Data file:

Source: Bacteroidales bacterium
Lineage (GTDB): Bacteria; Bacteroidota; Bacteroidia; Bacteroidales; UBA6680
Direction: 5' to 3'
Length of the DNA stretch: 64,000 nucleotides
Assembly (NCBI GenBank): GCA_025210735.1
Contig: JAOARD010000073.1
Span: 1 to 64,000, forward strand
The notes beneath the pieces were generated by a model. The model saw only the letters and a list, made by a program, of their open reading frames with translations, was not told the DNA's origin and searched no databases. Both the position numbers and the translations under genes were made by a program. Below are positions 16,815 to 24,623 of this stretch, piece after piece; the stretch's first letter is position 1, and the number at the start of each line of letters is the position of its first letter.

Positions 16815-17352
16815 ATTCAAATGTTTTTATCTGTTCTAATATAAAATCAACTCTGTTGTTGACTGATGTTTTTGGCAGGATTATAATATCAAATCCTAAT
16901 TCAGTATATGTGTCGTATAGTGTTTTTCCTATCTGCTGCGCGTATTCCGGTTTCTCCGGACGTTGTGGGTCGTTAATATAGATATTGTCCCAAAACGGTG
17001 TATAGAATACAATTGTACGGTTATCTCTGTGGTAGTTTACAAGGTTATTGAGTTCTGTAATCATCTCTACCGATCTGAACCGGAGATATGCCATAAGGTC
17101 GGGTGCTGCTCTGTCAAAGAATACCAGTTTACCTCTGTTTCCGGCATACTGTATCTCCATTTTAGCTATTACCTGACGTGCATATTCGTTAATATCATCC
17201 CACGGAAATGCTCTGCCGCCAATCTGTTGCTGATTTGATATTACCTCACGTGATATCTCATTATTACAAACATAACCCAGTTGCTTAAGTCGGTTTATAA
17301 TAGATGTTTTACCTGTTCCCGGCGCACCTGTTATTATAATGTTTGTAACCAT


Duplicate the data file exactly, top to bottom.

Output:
Source: Bacteroidales bacterium
Lineage (GTDB): Bacteria; Bacteroidota; Bacteroidia; Bacteroidales; UBA6680
Direction: 5' to 3'
Length of the DNA stretch: 64,000 nucleotides
Assembly (NCBI GenBank): GCA_025210735.1
Contig: JAOARD010000073.1
Span: 1 to 64,000, forward strand
The notes beneath the pieces were generated by a model. The model saw only the letters and a list, made by a program, of their open reading frames with translations, was not told the DNA's origin and searched no databases. Both the position numbers and the translations under genes were made by a program. Below are positions 16,815 to 24,623 of this stretch, piece after piece; the stretch's first letter is position 1, and the number at the start of each line of letters is the position of its first letter.

Positions 16815-17352
16815 ATTCAAATGTTTTTATCTGTTCTAATATAAAATCAACTCTGTTGTTGACTGATGTTTTTGGCAGGATTATAATATCAAATCCTAAT
16901 TCAGTATATGTGTCGTATAGTGTTTTTCCTATCTGCTGCGCGTATTCCGGTTTCTCCGGACGTTGTGGGTCGTTAATATAGATATTGTCCCAAAACGGTG
17001 TATAGAATACAATTGTACGGTTATCTCTGTGGTAGTTTACAAGGTTATTGAGTTCTGTAATCATCTCTACCGATCTGAACCGGAGATATGCCATAAGGTC
17101 GGGTGCTGCTCTGTCAAAGAATACCAGTTTACCTCTGTTTCCGGCATACTGTATCTCCATTTTAGCTATTACCTGACGTGCATATTCGTTAATATCATCC
17201 CACGGAAATGCTCTGCCGCCAATCTGTTGCTGATTTGATATTACCTCACGTGATATCTCATTATTACAAACATAACCCAGTTGCTTAAGTCGGTTTATAA
17301 TAGATGTTTTACCTGTTCCCGGCGCACCTGTTATTATAATGTTTGTAACCAT